Following ICE’s announcement, Harvard University President Larry Bacow called the move a one-size-fits-all approach and suggested that the university might update its online-only policy.
“We will work closely with other colleges and universities around the country to chart a path forward,” Bacow said in a statement Monday evening.
Others worry about the negative impact ICE’s move could have on graduate students who conduct research and teach classes
“If their labs close and they’re not able to work full time on dissertation research… do they have to leave the country?” Boroughs asked in her interview with The Post. “We know there are many PhD candidates who are involved in critical research to respond to this covid pandemic. ”
Even if students are denied visas, many wonder how they will be able to return home. An array of countries currently have travel restrictions, some of which even apply to those with students visas.
Value of Having International Students
Advocates for extending flexibilities for international students into the fall semester have argued that they are a vital asset to American campuses.
According to NAFSA: Association of International Educators, during the 2018-2019 academic year, international students contributed $41 billion to the U.S. economy and supported almost 460,000 jobs.
They are also not part of a small or insignificant group. According to federal data, 1.1 million people in the U.S. hold active student visas.
That’s why people like immigration lawyer Fiona McEntee have argued that losing foreign students would be a huge blow to university budgets.
“If students can study online successfully from an academic point of view, why are we forcing them to come into a situation where they could put their health at risk and also the health of their classmates at risk?” she asked.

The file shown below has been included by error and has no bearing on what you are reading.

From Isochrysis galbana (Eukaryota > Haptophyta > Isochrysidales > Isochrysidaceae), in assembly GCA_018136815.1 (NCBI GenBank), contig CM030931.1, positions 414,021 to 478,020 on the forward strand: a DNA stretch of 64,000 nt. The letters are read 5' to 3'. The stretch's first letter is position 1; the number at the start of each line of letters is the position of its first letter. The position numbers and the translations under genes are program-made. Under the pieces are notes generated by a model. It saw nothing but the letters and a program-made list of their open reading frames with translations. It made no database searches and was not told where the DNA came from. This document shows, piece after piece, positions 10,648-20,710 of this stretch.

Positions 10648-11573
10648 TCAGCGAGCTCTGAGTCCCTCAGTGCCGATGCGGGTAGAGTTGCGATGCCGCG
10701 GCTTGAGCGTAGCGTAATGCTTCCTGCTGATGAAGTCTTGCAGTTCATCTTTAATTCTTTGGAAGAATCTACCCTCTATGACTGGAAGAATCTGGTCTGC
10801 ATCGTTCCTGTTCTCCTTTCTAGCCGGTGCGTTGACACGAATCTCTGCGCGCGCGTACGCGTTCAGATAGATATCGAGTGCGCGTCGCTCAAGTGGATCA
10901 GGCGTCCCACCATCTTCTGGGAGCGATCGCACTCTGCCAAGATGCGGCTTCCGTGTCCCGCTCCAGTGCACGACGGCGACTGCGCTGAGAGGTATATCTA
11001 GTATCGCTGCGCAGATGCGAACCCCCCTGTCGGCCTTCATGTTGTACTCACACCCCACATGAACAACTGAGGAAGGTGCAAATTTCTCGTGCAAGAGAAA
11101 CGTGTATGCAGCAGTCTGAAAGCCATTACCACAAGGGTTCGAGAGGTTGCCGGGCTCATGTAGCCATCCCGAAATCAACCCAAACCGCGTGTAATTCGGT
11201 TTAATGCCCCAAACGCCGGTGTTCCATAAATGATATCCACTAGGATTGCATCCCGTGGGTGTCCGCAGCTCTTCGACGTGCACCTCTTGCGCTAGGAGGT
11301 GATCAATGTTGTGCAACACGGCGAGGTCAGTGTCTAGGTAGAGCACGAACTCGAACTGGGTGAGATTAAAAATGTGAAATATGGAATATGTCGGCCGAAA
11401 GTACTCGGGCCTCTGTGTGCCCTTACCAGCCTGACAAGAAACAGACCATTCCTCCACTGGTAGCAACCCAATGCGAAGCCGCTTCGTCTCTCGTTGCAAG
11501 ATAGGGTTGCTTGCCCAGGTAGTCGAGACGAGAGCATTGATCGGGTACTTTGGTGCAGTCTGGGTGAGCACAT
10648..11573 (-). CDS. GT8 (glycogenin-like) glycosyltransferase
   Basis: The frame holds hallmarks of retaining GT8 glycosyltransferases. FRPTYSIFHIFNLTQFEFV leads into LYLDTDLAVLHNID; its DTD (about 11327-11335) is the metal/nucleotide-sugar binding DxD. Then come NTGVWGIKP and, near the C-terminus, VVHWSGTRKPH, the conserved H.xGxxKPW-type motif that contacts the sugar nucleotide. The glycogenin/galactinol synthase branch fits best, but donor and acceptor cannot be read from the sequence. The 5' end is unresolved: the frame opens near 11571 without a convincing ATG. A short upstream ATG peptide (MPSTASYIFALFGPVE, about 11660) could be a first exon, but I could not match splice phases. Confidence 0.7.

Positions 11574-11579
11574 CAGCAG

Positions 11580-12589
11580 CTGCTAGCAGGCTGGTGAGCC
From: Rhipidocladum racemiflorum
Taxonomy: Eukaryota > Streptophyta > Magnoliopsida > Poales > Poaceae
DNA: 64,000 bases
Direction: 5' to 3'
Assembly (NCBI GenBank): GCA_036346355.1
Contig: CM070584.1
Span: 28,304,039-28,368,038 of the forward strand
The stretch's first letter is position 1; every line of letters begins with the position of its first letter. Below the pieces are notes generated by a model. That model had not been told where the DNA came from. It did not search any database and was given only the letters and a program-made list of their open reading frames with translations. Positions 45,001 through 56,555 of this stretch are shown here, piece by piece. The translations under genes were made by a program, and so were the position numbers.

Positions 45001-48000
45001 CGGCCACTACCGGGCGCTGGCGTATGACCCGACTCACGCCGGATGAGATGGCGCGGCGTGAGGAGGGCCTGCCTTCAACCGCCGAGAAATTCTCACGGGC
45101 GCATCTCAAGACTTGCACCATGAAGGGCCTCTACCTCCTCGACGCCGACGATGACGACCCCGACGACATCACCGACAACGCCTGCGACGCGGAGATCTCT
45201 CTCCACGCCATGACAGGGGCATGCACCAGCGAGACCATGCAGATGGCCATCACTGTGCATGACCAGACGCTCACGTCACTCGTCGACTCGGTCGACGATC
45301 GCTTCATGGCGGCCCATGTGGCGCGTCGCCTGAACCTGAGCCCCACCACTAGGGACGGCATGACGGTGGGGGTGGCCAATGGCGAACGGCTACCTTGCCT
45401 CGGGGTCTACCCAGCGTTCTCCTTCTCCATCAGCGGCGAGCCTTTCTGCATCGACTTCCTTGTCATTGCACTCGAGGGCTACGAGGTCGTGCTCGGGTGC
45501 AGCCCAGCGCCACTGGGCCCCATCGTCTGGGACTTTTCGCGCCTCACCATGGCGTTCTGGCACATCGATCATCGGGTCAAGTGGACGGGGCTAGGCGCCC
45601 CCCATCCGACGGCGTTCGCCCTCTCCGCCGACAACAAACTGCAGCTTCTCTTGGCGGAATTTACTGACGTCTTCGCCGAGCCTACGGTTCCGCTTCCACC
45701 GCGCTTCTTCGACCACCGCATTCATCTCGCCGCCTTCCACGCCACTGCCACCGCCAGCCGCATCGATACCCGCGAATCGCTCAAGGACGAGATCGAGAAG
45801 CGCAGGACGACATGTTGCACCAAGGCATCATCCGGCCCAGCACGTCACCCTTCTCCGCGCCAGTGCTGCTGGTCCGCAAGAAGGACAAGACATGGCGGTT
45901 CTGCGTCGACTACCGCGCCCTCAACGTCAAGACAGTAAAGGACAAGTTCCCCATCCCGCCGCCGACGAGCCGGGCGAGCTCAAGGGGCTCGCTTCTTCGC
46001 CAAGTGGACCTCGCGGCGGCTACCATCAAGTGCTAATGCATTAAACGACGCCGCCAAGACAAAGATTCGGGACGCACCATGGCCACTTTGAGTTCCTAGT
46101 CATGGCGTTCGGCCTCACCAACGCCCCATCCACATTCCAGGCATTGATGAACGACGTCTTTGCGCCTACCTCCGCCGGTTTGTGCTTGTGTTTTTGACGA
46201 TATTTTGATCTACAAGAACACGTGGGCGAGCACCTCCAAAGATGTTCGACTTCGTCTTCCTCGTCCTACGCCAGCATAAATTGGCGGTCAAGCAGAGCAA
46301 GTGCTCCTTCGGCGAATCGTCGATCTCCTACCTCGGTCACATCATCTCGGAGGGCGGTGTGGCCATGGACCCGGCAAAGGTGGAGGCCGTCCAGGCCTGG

See what others are saying: (The Washington Post) (NPR) (CBS News)
Remains of Missing Fort Hood Soldier Vanessa Guillén Identified
- Authorities confirmed Sunday that they recovered the remains of Vanessa Guillén, an Army Specialist at Fort Hood who had been missing since April 22.
- Not long after the body was found last week, soldier and suspect Aaron David Robinson died by suicide as he was about to be taken into custody.
- His reported girlfriend who was taken into custody, Cecily Aguilar, claims that Robinson killed Guillén, then confessed to her. After this, they both mutilated and disposed of her body by a river 20 miles from Fort Hood.
- Guillén’s family and lawyer claimed that she was subject to sexual harassment while at Fort Hood. They believe Robinson was among the men who harassed her, however, investigators have not yet found evidence to support this.
Investigators have identified the remains of Vanessa Guillén, an Army Specialist who went missing from Fort Hood in April.
The remains were initially discovered on June 30. While they were believed to be the remains of Guillén, DNA evidence did not confirm the victim’s identity until Sunday evening. The remains were found by a river in Bell County Texas where workers were building a fence. Investigators had searched that exact area nine days prior but did not find the body.
Guillén was last seen on April 22 in a Fort Hood parking lot. Her family had long been calling for answers in her disappearance, criticizing investigators for slow movement on the case.
The family has also claimed that Guillén experienced sexual harassment while at Fort Hood. While she told friends, family, and other soldiers, Guillén did not formally report these incidents because she feared potential retaliation.